When it comes to owning or purchasing an older home, rental property, or condo in Florida, a 4 point inspection is often required before obtaining a homeowners insurance policy. Insurance companies typically mandate this inspection for homes older than 40 years or rental properties older than 30 years. Although you can obtain an insurance quote without an inspection, you will need to conduct one before purchasing a policy. In this article, we will discuss what a 4 point inspection entails and why it is essential for homeowners in Florida.
What is a 4 Point Inspection?
A 4 point inspection focuses on four major systems – the roof, electrical, plumbing, and HVAC – in an older home. Its purpose is to determine whether these systems are well-maintained and in good working condition. Unlike a safety inspection, a 4 point inspection is conducted by licensed inspectors or building contractors. Here’s what the inspection entails:
The inspector will assess the type of roof covering (shingles, tile, rolled), its age, and its condition. They will check for missing shingles or signs of leaks.
The wiring in the home will be inspected to determine whether it is copper, aluminum, or knob and tube. The brand of the electrical panel and the overall condition of the system will also be assessed.
Heating and Cooling
The presence of central heat and air in the home will be evaluated, along with the age and condition of the system. The inspector will also look for signs of leaks.
The supply and drain lines in the home, such as copper, CPVC, galvanized, lead, or polybutylene, will be inspected. The presence of current leaks and the age of the hot water heater will also be assessed.
It’s worth noting that different insurance companies may have their own specific requirements for the inspection. Some may require the use of their own inspection form, while others allow the inspector to use their preferred format. Additionally, the inspector will take photos of each major system to provide evidence to the insurance company.
Can I Use My Regular Home Inspection Instead?
While it may be tempting to provide your insurance company with a full home inspection in place of a 4 point inspection, it is generally advisable not to do so. Full home inspections often include minor or cosmetic damages that may negatively impact your insurance rates. In most cases, insurance agencies prefer to receive only a 4 point inspection that focuses solely on the major systems mentioned earlier.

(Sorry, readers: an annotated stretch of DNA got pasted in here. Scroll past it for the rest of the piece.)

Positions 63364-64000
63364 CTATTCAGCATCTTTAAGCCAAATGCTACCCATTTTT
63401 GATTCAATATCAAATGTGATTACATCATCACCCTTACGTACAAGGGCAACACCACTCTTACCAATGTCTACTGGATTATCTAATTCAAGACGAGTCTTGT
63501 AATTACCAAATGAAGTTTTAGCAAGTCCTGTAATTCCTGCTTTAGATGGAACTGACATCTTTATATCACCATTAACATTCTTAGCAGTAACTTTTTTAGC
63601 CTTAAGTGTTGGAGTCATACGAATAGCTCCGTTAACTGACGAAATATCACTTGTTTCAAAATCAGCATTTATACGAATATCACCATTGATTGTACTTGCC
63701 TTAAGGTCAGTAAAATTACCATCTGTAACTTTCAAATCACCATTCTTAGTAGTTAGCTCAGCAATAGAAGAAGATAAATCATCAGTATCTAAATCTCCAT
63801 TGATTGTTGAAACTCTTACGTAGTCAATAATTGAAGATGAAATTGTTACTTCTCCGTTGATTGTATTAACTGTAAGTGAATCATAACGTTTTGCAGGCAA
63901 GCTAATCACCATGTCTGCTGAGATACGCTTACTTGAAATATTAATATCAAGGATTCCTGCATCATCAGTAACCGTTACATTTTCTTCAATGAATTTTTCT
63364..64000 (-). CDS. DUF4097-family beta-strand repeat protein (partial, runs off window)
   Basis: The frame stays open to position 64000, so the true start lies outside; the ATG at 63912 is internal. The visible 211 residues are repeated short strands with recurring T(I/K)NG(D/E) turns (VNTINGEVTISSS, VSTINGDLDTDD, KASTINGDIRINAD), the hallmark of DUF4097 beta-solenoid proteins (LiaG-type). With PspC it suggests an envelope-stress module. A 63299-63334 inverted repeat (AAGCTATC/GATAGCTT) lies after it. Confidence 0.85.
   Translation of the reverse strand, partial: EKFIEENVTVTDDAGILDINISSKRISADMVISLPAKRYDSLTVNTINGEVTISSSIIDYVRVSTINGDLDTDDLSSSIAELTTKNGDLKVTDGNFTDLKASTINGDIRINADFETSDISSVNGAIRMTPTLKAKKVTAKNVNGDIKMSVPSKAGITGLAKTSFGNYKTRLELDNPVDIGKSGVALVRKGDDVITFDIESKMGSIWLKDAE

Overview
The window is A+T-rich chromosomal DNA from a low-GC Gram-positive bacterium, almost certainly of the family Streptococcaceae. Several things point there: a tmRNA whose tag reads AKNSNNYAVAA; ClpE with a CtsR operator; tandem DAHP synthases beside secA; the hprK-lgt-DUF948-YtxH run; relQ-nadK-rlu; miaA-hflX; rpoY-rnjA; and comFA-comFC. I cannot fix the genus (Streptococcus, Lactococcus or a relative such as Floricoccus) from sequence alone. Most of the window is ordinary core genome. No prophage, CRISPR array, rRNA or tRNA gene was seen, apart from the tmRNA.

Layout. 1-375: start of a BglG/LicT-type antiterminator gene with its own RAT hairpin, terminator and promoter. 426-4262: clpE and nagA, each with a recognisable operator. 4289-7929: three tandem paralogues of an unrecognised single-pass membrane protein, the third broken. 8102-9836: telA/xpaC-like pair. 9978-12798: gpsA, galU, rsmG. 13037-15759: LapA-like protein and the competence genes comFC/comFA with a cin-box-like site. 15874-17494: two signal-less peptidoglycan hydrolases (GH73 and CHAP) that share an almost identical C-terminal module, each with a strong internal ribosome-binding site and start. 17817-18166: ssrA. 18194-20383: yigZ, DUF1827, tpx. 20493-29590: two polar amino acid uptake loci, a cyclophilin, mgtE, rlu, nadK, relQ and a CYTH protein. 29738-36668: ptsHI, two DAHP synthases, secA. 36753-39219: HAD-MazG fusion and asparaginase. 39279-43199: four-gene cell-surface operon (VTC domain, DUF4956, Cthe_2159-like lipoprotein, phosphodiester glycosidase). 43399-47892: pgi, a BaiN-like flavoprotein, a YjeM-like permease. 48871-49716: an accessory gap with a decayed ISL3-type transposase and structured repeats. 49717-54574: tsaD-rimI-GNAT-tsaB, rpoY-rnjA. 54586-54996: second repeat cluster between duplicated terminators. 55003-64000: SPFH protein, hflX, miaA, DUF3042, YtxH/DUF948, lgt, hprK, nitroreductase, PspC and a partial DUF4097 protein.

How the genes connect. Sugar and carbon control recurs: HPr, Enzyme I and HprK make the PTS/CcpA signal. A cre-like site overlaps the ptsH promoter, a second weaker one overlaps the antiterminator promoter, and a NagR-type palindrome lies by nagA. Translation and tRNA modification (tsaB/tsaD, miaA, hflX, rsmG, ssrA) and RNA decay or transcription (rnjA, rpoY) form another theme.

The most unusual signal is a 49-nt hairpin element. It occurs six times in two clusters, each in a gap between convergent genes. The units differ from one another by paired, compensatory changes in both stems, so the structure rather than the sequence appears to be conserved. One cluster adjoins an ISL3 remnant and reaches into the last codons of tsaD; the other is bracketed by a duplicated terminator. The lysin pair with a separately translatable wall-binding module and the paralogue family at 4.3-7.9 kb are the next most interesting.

How much does a 4 Point Inspection Cost?
A 4 point inspection is typically done at the homeowner’s expense and usually costs between $50 and $100. To find an affordable and reputable inspector, it is recommended to consult with your insurance agent, as they often have lists of recommended inspectors. In some cases, if you are purchasing an older home, your home inspector may provide a 4 point inspection at no extra cost, alongside the regular home inspection.
Will a 4 Point Inspection Lower My Insurance Premiums?
No, a 4 point inspection does not directly impact the cost of homeowners insurance. Its purpose is to determine whether an insurance company is willing to offer coverage for your older home based on its condition.
Can a Home Fail a 4 Point Inspection?
Yes, a home can fail a 4 point inspection if it has problematic systems or fails to meet the insurance company’s underwriting guidelines. Several common reasons for a failed inspection include:
- A shingle roof that is over 19 years old
- A tile or metal roof that is over 40 years old
- A damaged roof
- Aluminum or knob and tube wiring
- Certain brands of electric panels with fire hazards
- Lack of central heating and air
- Polybutylene plumbing
- A hot water heater over 18 years old
If your home has any of these issues, it’s important to inform your insurance agent upfront to ensure an accurate quote.
Can You Get Insurance if Your Home Doesn’t Pass a 4 Point Inspection?
Insurance companies may respond differently to homes with issues. Some companies may refuse to insure problematic homes altogether, while others may offer coverage with exclusions. For instance, a home with polybutylene plumbing may still be insurable, but coverage for water damage may be excluded. In such cases, repairs resulting from plumbing bursts would be the homeowner’s responsibility.
If your home has not been updated or has older problematic systems, it’s advisable to consider updating them. Before purchasing an older home, it’s essential to confirm that you can obtain affordable insurance coverage. We recommend getting a 4 point inspection done first and working with a reputable independent insurance agent to assess insurability and associated costs.
For more information and assistance, feel free to reach out to our Florida Home Insurance Experts at [phone number]. We understand that each home is unique and can help you find the best price and value for your homeowners insurance.